Thursday, November 3, 2016

Excerpt Tour: The Butcher's Daughter by Mark M. McMillin

Title: The Butcher's Daughter
Author: Mark M. McMillin
Genre/Age: Historical Fiction
Series: A Journey Between Worlds Novel
Publisher: Hephaestus Publishing
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SynopsisIn an age ruled by iron men, in a world of new discovery and Spanish gold, a young Irishwoman named Mary rises from the ashes of her broken childhood with ships and men-at-arms under her command. She and her loyal crew prowl the Caribbean and prosper in the New World for a time until the ugly past Mary has fled from in the old one finds her.

Across the great ocean to the east, war is coming. The King of Spain is assembling the most powerful armada the world has ever seen - an enormous beast - to invade England and depose the Protestant “heretic queen.” To have any chance against the wealth and might of Spain, England will need every warship, she will need every able captain. To this purpose, Queen Elizabeth spares Mary from the headman’s axe for past sins in exchange for her loyalty, her ships and men.

Based on true historical events, this is a tale about war, adventure, love and betrayal. This is a story about vengeance, this is a tale of heartbreak…
 



I stood on the poop deck next to MacGyver, Michael MacGyver, my best man at the helm, watching the morning sun, dressed in brilliant red, rise majestically above the sea’s shimmering green waters. A good, flowing wind filled our sails and the ship was cruising along nicely. We had Dowlin’s magnificent ship in tow and I could hear my men with their saws and hammers working to repair her shattered rudder. It was a glorious morning. It was a hallelujah morning.

“Good day, Mum,” Hunter said with a mischievous grin as he made his way up the companionway and handed me a mug of steaming, black coffee. “Sleep well my lady?”

“I did indeed, Master Hunter, I did indeed. And you?”

“I have no complaints. I feel most refreshed.”

From the corner of my eye, I could see MacGyver crack a thin smile. A ship is a small place, too small for secrets. The whole crew knew that Hunter and I were lovers.

I savored the coffee’s rich aroma for a bit before I took a sip. “What course, MacGyver? Did old Gilley even give you one before he retired to his hammock or are you sailing aimlessly about on the open sea to only God knows where?”

“We sail for the Na Sailt√≠, my lady.”

“Ahhh, the Saltee Islands,” I said. “I thought as much.”

No one had ever accused Dowlin of being clever. The Saltee Islands, lying just off Kilmore Quay between Waterford and Wexford, was an obvious choice. The islands were remote and uninhabited and not far from Dowlin’s base at Youghal. Still, without a map or guide, one could roam those small islands for years and not find any buried treasure.

Hunter grabbed my mug of coffee from my hand and took a sip. “Dowlin’s brothers,” he said soberly, staring absently out at the horizon, “ghastly brutes the pair of them, will want revenge when they hear of what we’ve done, Mary. Righteous or not, the gods always exact a price for a killing.”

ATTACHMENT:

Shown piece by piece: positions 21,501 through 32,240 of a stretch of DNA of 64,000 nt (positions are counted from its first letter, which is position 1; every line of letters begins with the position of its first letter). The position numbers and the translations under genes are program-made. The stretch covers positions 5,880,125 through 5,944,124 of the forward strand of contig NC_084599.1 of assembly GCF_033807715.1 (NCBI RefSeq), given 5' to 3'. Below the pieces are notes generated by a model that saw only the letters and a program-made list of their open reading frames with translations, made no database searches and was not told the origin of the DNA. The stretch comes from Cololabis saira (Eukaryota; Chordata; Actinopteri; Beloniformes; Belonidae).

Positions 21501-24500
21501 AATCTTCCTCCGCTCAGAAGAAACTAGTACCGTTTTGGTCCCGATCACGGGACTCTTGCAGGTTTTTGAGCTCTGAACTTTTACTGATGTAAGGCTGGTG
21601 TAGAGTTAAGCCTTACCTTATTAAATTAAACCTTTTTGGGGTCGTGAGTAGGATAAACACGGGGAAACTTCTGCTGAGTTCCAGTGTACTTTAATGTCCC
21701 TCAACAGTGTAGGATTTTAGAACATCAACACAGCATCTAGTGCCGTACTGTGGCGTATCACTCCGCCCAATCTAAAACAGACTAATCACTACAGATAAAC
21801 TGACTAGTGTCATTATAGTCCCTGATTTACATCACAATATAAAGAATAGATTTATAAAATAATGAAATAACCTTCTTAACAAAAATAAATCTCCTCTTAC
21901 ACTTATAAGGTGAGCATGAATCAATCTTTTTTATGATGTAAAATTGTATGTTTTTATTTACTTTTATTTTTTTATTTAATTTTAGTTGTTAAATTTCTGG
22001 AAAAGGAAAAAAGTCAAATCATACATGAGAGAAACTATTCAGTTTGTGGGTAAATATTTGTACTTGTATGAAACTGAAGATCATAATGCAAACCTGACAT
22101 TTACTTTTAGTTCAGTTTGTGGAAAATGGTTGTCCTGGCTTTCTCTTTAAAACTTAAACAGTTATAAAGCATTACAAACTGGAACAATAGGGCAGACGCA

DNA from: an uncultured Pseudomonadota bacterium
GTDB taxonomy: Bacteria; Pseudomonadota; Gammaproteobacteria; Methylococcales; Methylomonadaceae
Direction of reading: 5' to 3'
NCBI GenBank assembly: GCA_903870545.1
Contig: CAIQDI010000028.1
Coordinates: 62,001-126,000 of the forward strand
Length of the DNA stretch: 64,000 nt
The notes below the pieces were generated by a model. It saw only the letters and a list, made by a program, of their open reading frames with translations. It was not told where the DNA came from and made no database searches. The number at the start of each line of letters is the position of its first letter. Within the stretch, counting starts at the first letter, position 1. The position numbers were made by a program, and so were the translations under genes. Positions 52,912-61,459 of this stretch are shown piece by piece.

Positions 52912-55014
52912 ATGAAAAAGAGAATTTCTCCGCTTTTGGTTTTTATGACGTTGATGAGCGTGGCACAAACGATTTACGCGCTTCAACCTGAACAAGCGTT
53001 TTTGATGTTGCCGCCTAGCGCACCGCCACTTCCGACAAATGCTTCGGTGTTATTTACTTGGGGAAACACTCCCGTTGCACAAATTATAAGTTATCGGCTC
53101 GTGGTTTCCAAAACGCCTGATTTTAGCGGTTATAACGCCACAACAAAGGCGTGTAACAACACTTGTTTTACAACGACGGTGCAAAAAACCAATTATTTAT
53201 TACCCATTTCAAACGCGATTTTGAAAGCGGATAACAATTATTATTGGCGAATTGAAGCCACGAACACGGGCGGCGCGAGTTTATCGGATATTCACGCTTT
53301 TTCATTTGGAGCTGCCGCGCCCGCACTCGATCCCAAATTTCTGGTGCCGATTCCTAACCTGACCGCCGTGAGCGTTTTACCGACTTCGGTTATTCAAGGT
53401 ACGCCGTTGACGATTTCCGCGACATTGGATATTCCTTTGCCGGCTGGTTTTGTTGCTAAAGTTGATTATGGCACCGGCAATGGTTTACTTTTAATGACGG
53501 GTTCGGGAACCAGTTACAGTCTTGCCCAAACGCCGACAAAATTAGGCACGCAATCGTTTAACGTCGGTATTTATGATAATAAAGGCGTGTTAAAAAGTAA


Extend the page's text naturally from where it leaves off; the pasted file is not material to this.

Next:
Only Hunter and Gilley ever addressed me by my given name. Mary had been my mother’s name. But I did not know her. She had died when I was very young. They say she had been a rare beauty. They say that before my father took her in and married her, she had been a whore.

“No doubt,” I said evenly, stealing a secret moment to admire Hunter’s exquisite face in the soft, morning light.

He had not yet shaved. He wore no hat and had neglected braiding his long, black hair into a queue. The breezes toyed with the loose strands, brushing them across his face. His eyes were striking blue. His chin was square and strong. I thought him the most handsome man in all of Ireland, perhaps in all of Christendom.

Hunter used his fingers to comb the tangled mess off his forehead. He turned to face me and gave me a puzzled look.

“Out with it, Hunter,” I demanded.

“I’d rather see it comin’ than get it in the back. That’s all, my lady.”

“I agree,” MacGyver chimed in, “with Hunter.”

“You agree with Hunter do you now?” I asked mockingly as I placed my hands on my hips. “As if I give a damn what you two agree on! Do I smell a mutiny brewing aboard my ship?”

Hunter and MacGyver exchanged knowing glances and chuckled. As every man in my crew knew, any one of them could speak his mind freely and without fear. Honest speech was protected by one of the Ten Rules, though precisely which one I doubt any of us knew.

Then Gilley, climbing up the ladder from the main deck, stepped onto the quarter deck carrying a basket of bread from the ship’s galley. The bread was freshly baked, still warm and smelled delicious.

“Mutiny is it?” Gilley asked while handing out his loaves. “Never trusted the likes of these two, Mum. Be happy to gut them both for you after they finish their breakfast. I’ll hang their worthless carcasses off the main yardarm to rot. Let them serve as a warnin’ to all other would be mutineers.”

“Hunter,” I said, “is worried about Dowlin’s brothers.”

“Ah, and well he should be, Mum,” replied Gilley with a serious nod. “Well he should be. Them two aren’t no better than Dowlin. Worse maybe. An ill-tempered litter sprung from the angry womb of an ill-tempered bitch.”

“Aye,” I agreed. “So gentlemen, we must be the first to strike. And when we strike we must do so with deadly purpose.”




Mark is an attorney by day and an author by night. He has always had a passion for history and writing. The Butcher’s Daughter is his fourth book. Mark began his career with the military. He is a veteran of the “Cold War” and served with the 11th Armored Cavalry Regiment in Germany. Mark currently resides in Atlanta, Georgia and is the general counsel for an airline and freight forwarding company.


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